By Lee Eric Smith, email@example.com
To almost no-one’s surprise, last Friday Memphis Grizzlies point guard Mike Conley decided to continue to bring his talents to Beale Street for the next five years. To everyone’s surprise, it took a $153 million max contract to do it.
Also to everyone’s surprise, the Grizzlies thwarted the franchise’s history of top-tier free agents choosing to play here by signing Chandler Parsons to a $94 million max contract. When was the last time the Grizzlies were able to get a coveted young free agent to choose Memphis? I won’t hold my breath while you try to figure it out.
Add in James Ennis, a promising young strong forward who came to Memphis along with Mario Chalmers, the continuing growth of JaMychal Green and Jarell Martin, the return of Tony Wroten Jr. and the addition of rookies Wade Baldwin IV and Deyonta Davis, and check it out … the Grizzlies are younger, more athletic with … gulp … better shooting!
Here, we bid farewell to Matt Barnes, who elected to join former Grizz coach Dave Joerger in Sacramento. I will miss his play and personality, but Sacramento is closer to his kids in L.A.
And the Grizzlies are likely not quite done. There’s still a question about what to do with Vince Carter. Will the team consider bringing Lance Stephenson back on a smaller contract? And will the team consider doing the unthinkable – trading Zach Randolph and/or Tony Allen?
How all of it gels (or doesn’t) under new Head Coach David Fizdale won’t be sorted out until October. But without question, the Grizzlies were having a good summer, maybe a great one until …
Kevin Durant chose Golden State. Mixed feelings about that, mostly on the positive side.
As a Grizzlies fan, of course, I hate it. The team already struggled with KD and former teammate Russell Westbrook in Oklahoma City. I knew those playoff classics would eventually give way to something new. But I was also hoping that Durant wouldn’t join the team the Grizzlies haven’t been able to beat when it mattered.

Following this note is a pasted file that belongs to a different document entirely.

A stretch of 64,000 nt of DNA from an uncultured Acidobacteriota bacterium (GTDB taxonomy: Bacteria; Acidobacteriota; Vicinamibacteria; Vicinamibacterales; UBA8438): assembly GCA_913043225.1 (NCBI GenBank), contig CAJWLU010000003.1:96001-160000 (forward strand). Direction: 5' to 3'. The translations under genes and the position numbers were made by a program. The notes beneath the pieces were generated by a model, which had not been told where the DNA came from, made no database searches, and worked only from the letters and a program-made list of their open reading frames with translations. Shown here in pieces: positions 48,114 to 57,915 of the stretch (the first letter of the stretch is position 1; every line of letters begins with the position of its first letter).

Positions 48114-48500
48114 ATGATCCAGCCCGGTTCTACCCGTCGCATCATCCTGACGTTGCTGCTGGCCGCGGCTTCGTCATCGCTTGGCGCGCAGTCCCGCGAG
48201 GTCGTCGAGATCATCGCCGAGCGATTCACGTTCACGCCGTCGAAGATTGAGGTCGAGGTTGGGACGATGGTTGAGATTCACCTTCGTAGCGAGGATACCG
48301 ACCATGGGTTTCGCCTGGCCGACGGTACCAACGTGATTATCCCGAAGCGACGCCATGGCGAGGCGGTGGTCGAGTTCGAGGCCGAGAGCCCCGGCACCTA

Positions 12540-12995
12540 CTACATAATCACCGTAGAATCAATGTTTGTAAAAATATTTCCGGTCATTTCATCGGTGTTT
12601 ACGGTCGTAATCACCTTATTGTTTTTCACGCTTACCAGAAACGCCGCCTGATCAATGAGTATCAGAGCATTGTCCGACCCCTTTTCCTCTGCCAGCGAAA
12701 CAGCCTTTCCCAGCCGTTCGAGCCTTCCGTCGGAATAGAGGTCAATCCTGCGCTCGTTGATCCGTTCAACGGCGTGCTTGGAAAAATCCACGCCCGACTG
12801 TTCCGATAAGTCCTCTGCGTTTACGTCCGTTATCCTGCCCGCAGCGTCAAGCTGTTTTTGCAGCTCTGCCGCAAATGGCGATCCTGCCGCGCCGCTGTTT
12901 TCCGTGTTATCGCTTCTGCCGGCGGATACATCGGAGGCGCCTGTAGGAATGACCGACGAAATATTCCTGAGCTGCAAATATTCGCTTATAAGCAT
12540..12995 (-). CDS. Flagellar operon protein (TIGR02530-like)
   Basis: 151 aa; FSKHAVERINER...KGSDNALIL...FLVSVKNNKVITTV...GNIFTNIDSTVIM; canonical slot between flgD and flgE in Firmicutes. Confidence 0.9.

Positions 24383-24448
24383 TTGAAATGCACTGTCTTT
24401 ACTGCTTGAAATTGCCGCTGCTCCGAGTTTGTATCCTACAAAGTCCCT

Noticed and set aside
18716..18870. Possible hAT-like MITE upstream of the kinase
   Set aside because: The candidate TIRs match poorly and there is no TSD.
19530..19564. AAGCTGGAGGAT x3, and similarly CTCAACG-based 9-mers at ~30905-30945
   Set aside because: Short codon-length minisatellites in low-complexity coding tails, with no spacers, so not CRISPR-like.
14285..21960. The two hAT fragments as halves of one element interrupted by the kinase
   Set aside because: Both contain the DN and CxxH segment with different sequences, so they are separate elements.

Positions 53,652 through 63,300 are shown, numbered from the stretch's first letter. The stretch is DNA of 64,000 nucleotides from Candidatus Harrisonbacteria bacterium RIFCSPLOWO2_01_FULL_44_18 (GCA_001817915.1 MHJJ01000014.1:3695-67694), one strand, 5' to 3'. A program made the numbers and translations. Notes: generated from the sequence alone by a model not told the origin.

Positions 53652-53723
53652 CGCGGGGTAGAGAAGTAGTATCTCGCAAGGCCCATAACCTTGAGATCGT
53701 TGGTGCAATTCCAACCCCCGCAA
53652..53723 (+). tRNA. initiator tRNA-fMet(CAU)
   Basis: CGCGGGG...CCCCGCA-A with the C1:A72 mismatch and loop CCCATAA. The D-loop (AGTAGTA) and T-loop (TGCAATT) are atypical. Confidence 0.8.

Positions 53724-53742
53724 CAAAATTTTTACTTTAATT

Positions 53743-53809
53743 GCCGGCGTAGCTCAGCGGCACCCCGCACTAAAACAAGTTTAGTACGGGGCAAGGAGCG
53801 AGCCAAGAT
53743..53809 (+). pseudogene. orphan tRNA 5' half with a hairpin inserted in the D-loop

As a lover of basketball, I can’t wait to see that lineup. I was joking with my publisher that teams would need to deploy eight players on defense since Durant, Stephen Curry and Klay Thompson can each legitimately command double-teams as soon as they cross half-court.
Who can say whether the Warriors will beat the 73-win season they just had? But this team has all the talent to be one of the greatest teams in NBA history. If you have the chance to do something historic, don’t you have to give it a shot?
And that’s why I don’t have any shade to cast at Durant’s choice — signing with the very team that rallied from a 1-3 hold to put Durant and the Thunder out of the Western Conference Finals. Stephen A. Smith of ESPN called it “the weakest move by a superstar that I’ve ever seen.”
That’s absurd. The thing people like to immediately jump to is whether Michael Jordan would have abandoned the Bulls to join Magic and Kareem with the Lakers or Larry Bird and the Celtics. Jordan’s competitive nature is maniacal, and it’s truly impossible to imagine him turning rivals into teammates instead of working overtime to stomp his rivals into the ground.
But Kevin Durant isn’t Michael Jordan. Of course, he is supremely talented. Of course, he wants to win at all costs. But in terms of defining his legacy by which NBA stars he can or can’t beat, his own sense of value isn’t tied up in that at all. I actually admire that quite a bit.
And today’s NBA is much different than Jordan’s. First of all, it was virtually unheard of for a franchise to trade their franchise player. I always wonder why franchises don’t get dinged for “loyalty” when they trade a player that fans love.
These days, players don’t usually hate the guys on the other team, not like it was in Jordan’s day. In many cases, they’ve played with and against each other in AAU, maybe in college. And in the NBA, you could play “Six degrees of separation.” Warriors point guard Shaun Livingston played with both Durant in OKC and of course, Curry in Oakland.
Let’s go deeper: Although they won’t all be playing in Rio for Olympic Gold, consider the players who practiced together at a USA Basketball Minicamp last summer: Durant. Curry. Klay Thompson. Draymond Green. Heck, even LeBron James and Kyrie Irving were there. Why is it a stretch to imagine these guys develop friendships beyond basketball?
But honestly, my favorite counter for those hating on Kevin Durant comes from my buddy Dejuan Hendricks. We were chopping up the deal on Tuesday when he pointed out: “When you play ball at the park, and you’re picking teams, don’t you try to pick the guy you KNOW can ball?” he asked. “I mean, who’s not going to choose the guy you think gives you the best shot of winning?”
And that’s what it really comes down to, right? Durant thinks he’s got a better shot of winning in Oakland than in Oklahoma City. And on a team that just smashed the ‘96 Bulls record, who’s going to argue that?
As exciting as the Golden State show was last season, the upcoming season will provide even more “must-see” TV. And honestly, I like all these men — not just as players, but as people. I’ll be watching, cheering and appreciating the Warriors for 78 games next season.
The other four games? I’ll be yelling for the Grizzlies to “Whoop That Trick,” for Tony Allen to turn off Durant, Curry or Thompson’s water. Can’t wait for the fall.
Until then… GRIND ON!